Since its founding in 1995, the Mary Atkins Lecture Series at the Nelson-Atkins Museum of Art has featured some of the most prominent figures in the arts, and, since the series refocused in 2011, it has brought in several of the most influential architects of our time. This year’s speakers fall well within that category.
Two years ago, in an article in “The New York Times,” architecture critic Reed Kroloff described Sharon Johnston and Mark Lee as “part of a bumper crop of designers whose sensibilities are bringing new depth to contemporary architecture around the world.”
Johnston and Lee founded their firm, Johnston Marklee, in 1998 and have since attracted national and international attention, winning more than 30 major awards. In 2017 they were chosen to serve as artistic directors for the prestigious Chicago Architectural Biennial, which showcased the work of more than 120 participants.
Johnston Marklee’s designs are in the permanent collections of the Museum of Modern Art in New York, the Art Institute of Chicago, the San Francisco Museum of Modern Art, the Carnegie Museum of Art and the Architecture Museum of TU Munich.
The firm has undertaken projects around the world, most recently including a major renovation of the Museum of Contemporary Art Chicago, the new UCLA Department of Art graduate students’ studios in Culver City, California, the new Dropbox global headquarters in San Francisco, and the permanent home of the Philadelphia Contemporary art museum.
The project that has made Johnston and Lee’s greatest mark in the architecture world thus far is the Menil Drawing Institute (MDI) in Houston, Texas, which houses more than 17,000 drawings collected over several decades by the museum’s founders, Dominique and John de Menil.
MDI is sensitively placed in the center of a park-like 30-acre campus, featuring the Philip Johnson-designed Menil home and Renzo Piano’s main collection building, all nestled in a residential neighborhood of low-slung historic bungalows.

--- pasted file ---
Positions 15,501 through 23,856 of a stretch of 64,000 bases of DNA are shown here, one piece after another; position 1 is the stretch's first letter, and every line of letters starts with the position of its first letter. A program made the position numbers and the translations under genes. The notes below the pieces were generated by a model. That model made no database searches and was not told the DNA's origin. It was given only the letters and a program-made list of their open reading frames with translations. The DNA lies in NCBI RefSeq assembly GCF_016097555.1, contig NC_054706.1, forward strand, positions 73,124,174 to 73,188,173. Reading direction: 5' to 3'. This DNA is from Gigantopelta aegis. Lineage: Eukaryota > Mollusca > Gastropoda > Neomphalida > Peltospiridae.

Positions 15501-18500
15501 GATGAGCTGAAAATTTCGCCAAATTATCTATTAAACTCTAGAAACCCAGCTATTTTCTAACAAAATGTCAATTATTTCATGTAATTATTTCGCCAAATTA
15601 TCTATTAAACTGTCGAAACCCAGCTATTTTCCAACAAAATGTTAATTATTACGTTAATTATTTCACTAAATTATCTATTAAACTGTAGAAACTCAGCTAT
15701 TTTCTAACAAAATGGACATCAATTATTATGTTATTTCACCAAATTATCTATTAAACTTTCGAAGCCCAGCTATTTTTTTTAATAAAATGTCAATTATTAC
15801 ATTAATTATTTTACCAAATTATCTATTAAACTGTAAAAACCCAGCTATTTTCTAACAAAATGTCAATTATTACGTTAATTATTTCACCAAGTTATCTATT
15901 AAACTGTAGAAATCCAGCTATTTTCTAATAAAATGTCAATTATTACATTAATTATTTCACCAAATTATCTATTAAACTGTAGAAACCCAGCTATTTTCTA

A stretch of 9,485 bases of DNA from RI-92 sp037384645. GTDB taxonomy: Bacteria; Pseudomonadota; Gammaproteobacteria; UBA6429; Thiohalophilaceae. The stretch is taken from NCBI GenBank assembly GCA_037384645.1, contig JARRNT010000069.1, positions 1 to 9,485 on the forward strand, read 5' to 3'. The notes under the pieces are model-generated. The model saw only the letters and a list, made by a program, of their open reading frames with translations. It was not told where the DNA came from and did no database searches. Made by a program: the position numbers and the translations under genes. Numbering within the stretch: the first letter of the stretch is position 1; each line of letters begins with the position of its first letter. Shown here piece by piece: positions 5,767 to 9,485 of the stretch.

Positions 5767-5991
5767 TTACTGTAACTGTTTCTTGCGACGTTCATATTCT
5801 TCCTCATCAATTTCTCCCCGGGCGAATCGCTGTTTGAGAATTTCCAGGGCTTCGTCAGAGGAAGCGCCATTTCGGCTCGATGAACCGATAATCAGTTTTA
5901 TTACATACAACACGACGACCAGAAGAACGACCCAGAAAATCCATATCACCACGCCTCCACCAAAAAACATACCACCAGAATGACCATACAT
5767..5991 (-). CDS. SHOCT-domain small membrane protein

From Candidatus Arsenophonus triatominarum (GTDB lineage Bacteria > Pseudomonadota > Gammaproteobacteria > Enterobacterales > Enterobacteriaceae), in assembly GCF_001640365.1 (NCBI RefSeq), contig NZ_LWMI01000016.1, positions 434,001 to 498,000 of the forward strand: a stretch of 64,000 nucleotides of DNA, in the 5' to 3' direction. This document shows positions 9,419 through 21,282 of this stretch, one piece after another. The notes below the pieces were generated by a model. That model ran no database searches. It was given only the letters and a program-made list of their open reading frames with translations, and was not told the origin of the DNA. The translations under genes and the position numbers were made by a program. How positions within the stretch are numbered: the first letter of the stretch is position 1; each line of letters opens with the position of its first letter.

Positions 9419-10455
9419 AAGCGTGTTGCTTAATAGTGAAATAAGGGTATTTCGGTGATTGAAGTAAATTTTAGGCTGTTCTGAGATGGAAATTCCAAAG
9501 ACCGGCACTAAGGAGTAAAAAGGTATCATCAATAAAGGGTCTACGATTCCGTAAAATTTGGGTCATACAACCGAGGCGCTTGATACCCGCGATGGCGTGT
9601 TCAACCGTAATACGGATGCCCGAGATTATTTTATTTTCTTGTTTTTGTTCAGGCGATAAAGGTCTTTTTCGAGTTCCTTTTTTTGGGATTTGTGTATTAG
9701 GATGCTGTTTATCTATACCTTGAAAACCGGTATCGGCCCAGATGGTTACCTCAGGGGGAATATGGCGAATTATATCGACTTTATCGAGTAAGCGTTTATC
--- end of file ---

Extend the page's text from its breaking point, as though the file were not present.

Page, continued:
MDI consists of a series of buildings, drawn together by a flat white steel plate roof, and three courtyards, designed by Michael Van Valkenburgh Associates to be an integral part of the Institute itself.
The box-like façade of steel, concrete and cedar features horizontal rows of windows and glass walls. The entrance leads to a large open space with an intricate, origami-like ceiling, which the architects acknowledge was informed by the nature of drawings on paper. Gable-like designs hover above doorways to the main gallery and administrative areas and beyond to what is often referred to as the “inner sanctum” — a cloister-like setting of a salon, library, study room and conservation lab.
In a telephone interview, Johnston and Lee described how they went about designing MDI. “We were thinking about the Drawing Institute as being a part of that family of buildings,” Lee said, to which Johnston added: “We hoped that when [it] was done, you wouldn’t be sure it came before Renzo’s building or after it, that it would feel suspended in time.” Lee added, “It’s like a chess game. Renzo made his move. We made our move. We’re curious what the next architects will do.”
In 2018 Johnston and Lee were named Professors in Practice at the Harvard Graduate School of Design. Lee was appointed Chair of the Harvard Architecture Department.
Johnston and Lee will speak at the Nelson-Atkins Museum of Art at 6 p.m. Oct. 10. For more information and tickets, visit www.nelson-atkins.org/event.